“The purpose of religion is to bring enlightenment to the individual, happiness in society and to move from limited individual identity to universality and communion with the Divine. At their core, all religions have wisdom and human values which are universal. Customs and traditions were molded by people and their way of life at the time; that is why they are diverse. In terms of their origin, all religions are expressions of divine inspiration.
The whole idea of converting from one religion to another comes from a very narrow mindset — that one is better than the other. We need to see things from a broader perspective. Just like different flowers come up and blossom in different places according to their climate, different religions arose according to the need of the time and place throughout history. Similarly, just as a flower gives its fragrance to everyone equally, the wisdom in this world, from whichever religion it may be, does not belong only to one community; it is the collective heritage of the whole of humanity. Jesus’ message, Buddha’s teaching, the knowledge of yoga and meditation are relevant and beneficial to anybody in the world.
Converting religion does not bring salvation. The notion that you will be closer to God by changing religion is baseless. You get closer to God by feeling connected, internally. Inner transformation is real conversion. If you really want to convert, convert from violence and frustration to a loving and peaceful space within. Religions of the far east — Hinduism, Buddhism, Jainism, Shintoism, Taoism — always existed in harmony. Their main goal was uplifting consciousness and giving knowledge. Nobody told people that their way was the only way and everybody else would go to hell. In fact, people who think they hold the key to heaven create hell for everybody. Due to the cultural diversity in India, religion and regionalism has been a significant factor in politics. Luring poor people to converting by tempting them with money and other short-term benefits is an act of exploitation and is only done for ulterior political motives. However, people are realizing these sinister designs.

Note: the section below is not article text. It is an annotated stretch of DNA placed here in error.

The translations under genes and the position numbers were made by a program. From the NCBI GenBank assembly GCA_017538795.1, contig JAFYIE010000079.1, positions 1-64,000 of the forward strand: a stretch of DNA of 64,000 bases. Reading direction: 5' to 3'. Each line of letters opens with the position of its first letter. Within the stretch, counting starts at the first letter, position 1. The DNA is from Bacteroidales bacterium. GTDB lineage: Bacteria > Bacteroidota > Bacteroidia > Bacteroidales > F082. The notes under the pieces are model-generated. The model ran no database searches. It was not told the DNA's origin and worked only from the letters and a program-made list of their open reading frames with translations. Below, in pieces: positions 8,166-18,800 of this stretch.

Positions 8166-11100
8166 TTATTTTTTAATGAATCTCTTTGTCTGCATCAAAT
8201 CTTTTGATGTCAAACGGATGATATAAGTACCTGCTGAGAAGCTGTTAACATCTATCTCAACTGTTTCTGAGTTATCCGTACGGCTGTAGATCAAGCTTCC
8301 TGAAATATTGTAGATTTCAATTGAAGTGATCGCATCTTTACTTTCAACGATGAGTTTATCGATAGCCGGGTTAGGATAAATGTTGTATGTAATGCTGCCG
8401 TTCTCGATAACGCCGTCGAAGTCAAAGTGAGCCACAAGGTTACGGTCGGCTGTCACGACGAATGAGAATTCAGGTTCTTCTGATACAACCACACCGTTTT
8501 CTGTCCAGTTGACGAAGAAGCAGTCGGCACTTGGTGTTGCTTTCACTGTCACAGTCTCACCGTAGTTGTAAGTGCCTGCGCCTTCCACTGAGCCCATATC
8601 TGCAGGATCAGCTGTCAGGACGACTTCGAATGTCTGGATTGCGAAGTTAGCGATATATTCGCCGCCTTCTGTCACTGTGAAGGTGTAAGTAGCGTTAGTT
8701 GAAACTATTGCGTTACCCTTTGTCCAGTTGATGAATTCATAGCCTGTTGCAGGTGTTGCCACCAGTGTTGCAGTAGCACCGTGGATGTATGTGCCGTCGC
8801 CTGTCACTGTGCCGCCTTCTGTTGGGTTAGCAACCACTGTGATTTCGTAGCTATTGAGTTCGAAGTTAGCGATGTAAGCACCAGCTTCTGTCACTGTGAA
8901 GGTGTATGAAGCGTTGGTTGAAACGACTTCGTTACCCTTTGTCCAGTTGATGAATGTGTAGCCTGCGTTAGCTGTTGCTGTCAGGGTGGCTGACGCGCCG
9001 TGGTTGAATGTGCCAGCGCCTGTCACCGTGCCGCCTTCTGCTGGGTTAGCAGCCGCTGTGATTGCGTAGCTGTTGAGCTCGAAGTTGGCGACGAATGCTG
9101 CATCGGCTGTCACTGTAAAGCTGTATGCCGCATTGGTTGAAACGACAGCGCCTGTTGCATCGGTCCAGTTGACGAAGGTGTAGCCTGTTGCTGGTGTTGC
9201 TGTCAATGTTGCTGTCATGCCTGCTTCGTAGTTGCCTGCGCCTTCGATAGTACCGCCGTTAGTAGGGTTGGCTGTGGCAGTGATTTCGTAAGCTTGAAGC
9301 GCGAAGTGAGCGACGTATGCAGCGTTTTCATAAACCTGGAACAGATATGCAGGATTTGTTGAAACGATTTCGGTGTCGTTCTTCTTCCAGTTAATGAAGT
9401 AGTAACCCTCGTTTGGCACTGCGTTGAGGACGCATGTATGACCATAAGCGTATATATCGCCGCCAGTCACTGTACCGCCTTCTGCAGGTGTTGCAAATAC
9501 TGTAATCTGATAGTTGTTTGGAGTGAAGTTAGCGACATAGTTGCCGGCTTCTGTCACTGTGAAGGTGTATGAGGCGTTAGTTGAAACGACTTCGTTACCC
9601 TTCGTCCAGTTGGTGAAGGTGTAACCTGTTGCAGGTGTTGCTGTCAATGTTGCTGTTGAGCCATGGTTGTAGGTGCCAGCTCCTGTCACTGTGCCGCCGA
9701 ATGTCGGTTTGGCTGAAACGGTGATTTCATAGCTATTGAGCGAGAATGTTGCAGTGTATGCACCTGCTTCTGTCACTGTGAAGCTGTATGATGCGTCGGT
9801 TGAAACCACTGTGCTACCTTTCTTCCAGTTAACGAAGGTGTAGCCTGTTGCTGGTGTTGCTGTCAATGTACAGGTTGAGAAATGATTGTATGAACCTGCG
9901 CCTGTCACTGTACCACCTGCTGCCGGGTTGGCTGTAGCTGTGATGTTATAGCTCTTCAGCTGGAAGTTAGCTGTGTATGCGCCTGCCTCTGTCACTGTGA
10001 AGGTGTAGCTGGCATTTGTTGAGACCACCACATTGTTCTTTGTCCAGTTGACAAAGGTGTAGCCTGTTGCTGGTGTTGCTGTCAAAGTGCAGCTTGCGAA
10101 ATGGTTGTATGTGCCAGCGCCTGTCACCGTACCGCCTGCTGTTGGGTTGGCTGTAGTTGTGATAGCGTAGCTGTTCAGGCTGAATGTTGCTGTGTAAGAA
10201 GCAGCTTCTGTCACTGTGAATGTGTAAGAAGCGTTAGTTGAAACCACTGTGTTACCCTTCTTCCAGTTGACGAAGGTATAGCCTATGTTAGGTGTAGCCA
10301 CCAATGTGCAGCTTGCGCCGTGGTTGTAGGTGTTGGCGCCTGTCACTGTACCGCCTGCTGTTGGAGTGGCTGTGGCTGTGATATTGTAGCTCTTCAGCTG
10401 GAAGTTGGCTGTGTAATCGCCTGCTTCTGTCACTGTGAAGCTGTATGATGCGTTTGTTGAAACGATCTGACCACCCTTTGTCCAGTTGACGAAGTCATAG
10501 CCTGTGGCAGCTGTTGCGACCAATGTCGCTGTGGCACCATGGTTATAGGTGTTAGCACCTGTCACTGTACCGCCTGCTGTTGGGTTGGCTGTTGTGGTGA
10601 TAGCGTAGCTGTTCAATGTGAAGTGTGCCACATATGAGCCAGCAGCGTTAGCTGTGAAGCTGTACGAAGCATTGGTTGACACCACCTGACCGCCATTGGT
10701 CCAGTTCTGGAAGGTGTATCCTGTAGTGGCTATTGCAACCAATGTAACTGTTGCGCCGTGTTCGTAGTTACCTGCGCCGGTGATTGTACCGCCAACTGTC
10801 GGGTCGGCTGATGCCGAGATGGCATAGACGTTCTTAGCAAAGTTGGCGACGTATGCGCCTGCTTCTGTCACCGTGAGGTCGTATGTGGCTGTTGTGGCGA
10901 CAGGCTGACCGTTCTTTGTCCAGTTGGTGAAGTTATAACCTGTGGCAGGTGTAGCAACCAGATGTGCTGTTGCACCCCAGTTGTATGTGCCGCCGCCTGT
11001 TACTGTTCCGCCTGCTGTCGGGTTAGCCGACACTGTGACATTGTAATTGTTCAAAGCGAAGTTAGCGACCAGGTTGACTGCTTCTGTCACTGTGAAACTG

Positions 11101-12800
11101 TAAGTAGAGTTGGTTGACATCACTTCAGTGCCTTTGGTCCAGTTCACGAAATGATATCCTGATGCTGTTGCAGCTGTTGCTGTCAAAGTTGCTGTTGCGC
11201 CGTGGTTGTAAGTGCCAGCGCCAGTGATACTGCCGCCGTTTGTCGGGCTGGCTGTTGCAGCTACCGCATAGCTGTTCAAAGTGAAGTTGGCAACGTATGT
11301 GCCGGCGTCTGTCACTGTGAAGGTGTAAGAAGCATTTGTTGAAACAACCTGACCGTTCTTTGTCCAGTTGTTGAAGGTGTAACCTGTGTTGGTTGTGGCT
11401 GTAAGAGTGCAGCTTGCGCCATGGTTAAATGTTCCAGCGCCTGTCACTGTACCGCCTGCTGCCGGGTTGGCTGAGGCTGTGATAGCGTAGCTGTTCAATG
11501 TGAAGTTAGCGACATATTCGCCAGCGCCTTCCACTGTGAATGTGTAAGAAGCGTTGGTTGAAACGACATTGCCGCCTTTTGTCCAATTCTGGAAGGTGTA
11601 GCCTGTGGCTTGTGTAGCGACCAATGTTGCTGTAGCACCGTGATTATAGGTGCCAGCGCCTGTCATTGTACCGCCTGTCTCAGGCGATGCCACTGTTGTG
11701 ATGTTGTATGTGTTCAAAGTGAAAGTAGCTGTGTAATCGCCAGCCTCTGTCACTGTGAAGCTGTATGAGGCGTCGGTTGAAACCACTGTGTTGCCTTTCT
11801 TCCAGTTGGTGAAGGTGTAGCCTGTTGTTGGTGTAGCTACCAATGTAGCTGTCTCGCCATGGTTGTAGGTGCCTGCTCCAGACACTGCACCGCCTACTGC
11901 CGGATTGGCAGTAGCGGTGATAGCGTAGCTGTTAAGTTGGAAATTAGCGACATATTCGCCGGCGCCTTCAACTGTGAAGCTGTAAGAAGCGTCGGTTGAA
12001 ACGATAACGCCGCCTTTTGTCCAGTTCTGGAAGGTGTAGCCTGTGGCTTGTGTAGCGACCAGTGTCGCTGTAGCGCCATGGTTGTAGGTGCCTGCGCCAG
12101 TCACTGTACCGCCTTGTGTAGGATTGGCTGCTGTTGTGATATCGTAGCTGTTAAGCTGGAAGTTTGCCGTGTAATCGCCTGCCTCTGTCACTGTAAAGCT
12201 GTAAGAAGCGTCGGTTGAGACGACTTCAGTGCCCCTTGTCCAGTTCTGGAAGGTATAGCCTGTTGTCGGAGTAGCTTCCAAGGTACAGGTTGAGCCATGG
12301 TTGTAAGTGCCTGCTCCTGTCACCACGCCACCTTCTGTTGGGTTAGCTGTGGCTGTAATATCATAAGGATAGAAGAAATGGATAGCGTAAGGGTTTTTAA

We need to educate people to take pride in whichever religion they belong to while honoring other religions; to broaden vision and deepen roots. This can be done by introducing multicultural, multireligious elements in education. If children grow up knowing a bit about all religions, they develop a sense of respect and belongingness with them. They do not grow up to be fanatics thinking that their religion is superior and others need to be ‘liberated’ and converted.
Our foremost identity is that we belong to One Divinity; we are all part of one human family. Then come these identities of gender, nationality and in the end, religion. Conflict arises when instead of identifying with Divinity, we identify with divisions. This sense of identity with humanness should prevail among all other identities. If we are able to focus on this universality, establish this sense of Oneness, then we would have achieved something great in this century. At a time like this when religious polarization is driving people apart, all that the world needs is love and understanding.”